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TOMMY AND GRIZEL.
BY J. M. BARRIE.
IT is impossible to read Mr. Barrie's sequel to "Sentimental Tommy" (Cassells, 6s.) without wishing that Tommy had never lived to be a man. He should have been a boy for ever. That, however, is a vain wish, for Mr. Barrie has allowed Tommy to grow up and we must take him as we find him. In sketching Tommy's career as a man of genius, Mr. Barrie has penned a satire upon the artistic temperament. He does not spare Tommy and lays bare with a ruthless hand the secret springs which prompt all the actions of this spoiled child of fortune. In a concluding chapter Mr. Barrie makes selections from the imaginary obituary notices which appeared in the papers at the death of Mr. T. Sandys. It is a touch of a master hand and a cutting satire upon the world's estimate of a man's character and ideals.
From the day Tommy sets foot in London in search of work as the amanuensis of "colossal" Pym, the writer of cheap popular serial fiction, to the moment when he hangs throttled on the spikes of the park railings of Lord Rintoul's estate, he is incurably sentimental. He clothes every act with a gauzy mist of sentiment. He is tyrannised over by his sentimental impulses, whose promptings he is powerless to resist. His actions are performed, not because he believes them good or bad, but because of what he thinks other people will say of them. He is always playing a part, and always conscious that he is playing it. He can make believe at times so superbly as almost to deceive himself and the reader. He makes love as he believes the perfect lover should, but all the time he does not love, and cannot love. He is unable to resist the wiles of the tempter, provided the temptation is shrouded with sentimental wrappings. At times he is aghast at the situations into which his besetting weakness lands him. He escapes so often, that he becomes convinced at last that his little gods," as he calls them, will always rescue him from the consequences of his actions.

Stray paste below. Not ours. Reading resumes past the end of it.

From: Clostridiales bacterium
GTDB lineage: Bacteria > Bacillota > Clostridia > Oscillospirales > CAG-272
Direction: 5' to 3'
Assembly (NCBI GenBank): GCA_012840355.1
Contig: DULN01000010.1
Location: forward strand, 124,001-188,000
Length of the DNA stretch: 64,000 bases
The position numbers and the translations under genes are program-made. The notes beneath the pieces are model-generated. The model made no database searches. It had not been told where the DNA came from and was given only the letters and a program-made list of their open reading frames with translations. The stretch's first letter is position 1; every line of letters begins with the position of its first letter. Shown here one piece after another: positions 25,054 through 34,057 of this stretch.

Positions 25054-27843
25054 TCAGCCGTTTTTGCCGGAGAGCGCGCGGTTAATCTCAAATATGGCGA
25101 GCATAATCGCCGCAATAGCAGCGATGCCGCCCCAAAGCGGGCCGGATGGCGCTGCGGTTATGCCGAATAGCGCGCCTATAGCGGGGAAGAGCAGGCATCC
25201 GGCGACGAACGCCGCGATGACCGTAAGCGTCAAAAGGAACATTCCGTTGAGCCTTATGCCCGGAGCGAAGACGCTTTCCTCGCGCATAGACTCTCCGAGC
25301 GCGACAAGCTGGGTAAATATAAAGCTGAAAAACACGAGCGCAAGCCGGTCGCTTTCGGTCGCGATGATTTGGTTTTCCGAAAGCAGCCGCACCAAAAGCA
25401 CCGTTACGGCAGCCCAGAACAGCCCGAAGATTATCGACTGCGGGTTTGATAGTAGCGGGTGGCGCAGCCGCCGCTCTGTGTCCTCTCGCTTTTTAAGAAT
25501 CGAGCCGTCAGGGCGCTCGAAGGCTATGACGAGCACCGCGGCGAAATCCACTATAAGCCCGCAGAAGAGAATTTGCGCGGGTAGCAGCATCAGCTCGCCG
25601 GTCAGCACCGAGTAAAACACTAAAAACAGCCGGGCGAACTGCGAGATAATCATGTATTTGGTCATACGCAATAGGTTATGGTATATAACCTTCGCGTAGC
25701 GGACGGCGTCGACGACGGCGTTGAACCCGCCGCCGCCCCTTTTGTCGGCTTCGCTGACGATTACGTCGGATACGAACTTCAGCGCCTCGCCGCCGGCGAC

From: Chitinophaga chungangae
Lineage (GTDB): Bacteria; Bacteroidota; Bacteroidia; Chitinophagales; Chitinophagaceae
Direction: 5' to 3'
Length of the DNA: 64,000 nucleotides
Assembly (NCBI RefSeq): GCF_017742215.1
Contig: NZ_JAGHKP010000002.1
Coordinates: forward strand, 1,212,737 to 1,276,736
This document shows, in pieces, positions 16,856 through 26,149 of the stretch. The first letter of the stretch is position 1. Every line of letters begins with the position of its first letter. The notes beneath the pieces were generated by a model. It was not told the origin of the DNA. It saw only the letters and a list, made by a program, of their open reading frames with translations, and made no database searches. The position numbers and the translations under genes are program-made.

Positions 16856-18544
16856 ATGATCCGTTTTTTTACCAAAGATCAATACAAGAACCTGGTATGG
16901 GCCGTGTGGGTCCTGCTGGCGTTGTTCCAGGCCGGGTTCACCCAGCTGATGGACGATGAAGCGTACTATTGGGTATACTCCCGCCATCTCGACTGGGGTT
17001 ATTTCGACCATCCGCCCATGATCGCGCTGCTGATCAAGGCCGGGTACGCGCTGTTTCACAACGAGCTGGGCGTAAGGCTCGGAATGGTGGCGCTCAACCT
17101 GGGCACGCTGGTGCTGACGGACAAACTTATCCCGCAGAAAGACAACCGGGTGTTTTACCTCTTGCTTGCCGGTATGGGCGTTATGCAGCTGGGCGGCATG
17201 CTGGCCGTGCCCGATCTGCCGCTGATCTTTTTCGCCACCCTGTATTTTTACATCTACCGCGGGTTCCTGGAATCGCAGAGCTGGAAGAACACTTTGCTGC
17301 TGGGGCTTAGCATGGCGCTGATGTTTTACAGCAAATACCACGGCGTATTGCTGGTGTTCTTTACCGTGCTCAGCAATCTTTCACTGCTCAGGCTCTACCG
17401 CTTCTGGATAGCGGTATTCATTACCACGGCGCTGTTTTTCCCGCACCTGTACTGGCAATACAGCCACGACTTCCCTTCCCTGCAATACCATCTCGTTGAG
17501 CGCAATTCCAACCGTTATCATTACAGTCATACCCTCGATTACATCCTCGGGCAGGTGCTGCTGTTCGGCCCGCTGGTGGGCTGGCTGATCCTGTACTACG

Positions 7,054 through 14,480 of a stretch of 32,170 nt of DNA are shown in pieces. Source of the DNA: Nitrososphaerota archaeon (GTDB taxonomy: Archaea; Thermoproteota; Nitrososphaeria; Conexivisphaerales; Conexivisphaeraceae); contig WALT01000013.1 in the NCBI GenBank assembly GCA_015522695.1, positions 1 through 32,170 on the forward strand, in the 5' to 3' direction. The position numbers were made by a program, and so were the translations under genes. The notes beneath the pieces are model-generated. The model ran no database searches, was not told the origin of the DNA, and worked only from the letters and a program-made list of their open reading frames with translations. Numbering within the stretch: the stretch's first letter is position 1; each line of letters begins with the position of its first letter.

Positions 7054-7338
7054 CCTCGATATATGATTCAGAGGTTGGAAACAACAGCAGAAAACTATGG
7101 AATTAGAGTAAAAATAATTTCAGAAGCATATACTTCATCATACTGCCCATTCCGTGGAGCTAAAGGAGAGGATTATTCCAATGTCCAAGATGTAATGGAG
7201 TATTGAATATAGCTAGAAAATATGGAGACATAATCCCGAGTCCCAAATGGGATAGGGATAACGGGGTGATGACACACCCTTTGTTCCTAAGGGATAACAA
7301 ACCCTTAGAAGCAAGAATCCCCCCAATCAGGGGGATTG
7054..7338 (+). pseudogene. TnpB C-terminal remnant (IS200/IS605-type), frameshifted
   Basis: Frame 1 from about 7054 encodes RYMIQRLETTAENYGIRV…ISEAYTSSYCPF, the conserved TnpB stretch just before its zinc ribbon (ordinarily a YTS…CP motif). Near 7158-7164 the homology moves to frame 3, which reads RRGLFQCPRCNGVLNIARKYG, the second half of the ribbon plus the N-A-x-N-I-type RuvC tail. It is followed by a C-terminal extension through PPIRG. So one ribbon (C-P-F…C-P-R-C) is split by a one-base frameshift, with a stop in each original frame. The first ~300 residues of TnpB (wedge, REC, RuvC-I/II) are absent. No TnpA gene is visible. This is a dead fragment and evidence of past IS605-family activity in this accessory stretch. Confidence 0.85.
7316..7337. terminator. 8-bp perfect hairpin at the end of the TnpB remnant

Tommy's great book upon woman brings him fame and popularity. He becomes the pet of Society. Carried away by one of his sentimental impulses, he proposes to a widow whom he hardly knows. To his immense relief, she refuses his offer. Tommy flees to Thrums when the hot fit is over, and he realises the peril he has so narrowly escaped. Tommy, however, is only a secondary personage in the story, although Mr. Barrie probably intended he should occupy the foreground. Grizel of the crooked smile, the child of the Painted Lady, grown to womanhood, is the pathetic human figure around which the story revolves. She is passionately devoted to the truth, clear-sighted, and endowed with a horror of all makebelief, pretence and sham. It is pain to Grizel if she cannot answer yes or no to a question. Tommy always avoids a direct answer, and shirks anything that threatens to draw a dividing line between truth and falsehood. Grizel falls in love with Tommy. Irresolute Tommy lets her think he loves her, but when the way is cleared of all obstacles to their marriage he recoils in dismay. With a touching proud humility Grizel refuses to bind him :“Do you mean you don't love me?" she said. "You must tell me what you mean."
"That is how others would put it," he replied. "I believe they would be wrong. I think I love you in my own way, but I thought I loved you in their way; and that is the only way which counts in this world of theirs. It does not seem to be my world. I was given wings, I think; but I am never to know
that I have left the earth until I come flop upon it with an arrow through them. I crawl and wriggle here, and yet "—he laughed harshly-"I believe I am rather a fine fellow when I am flying!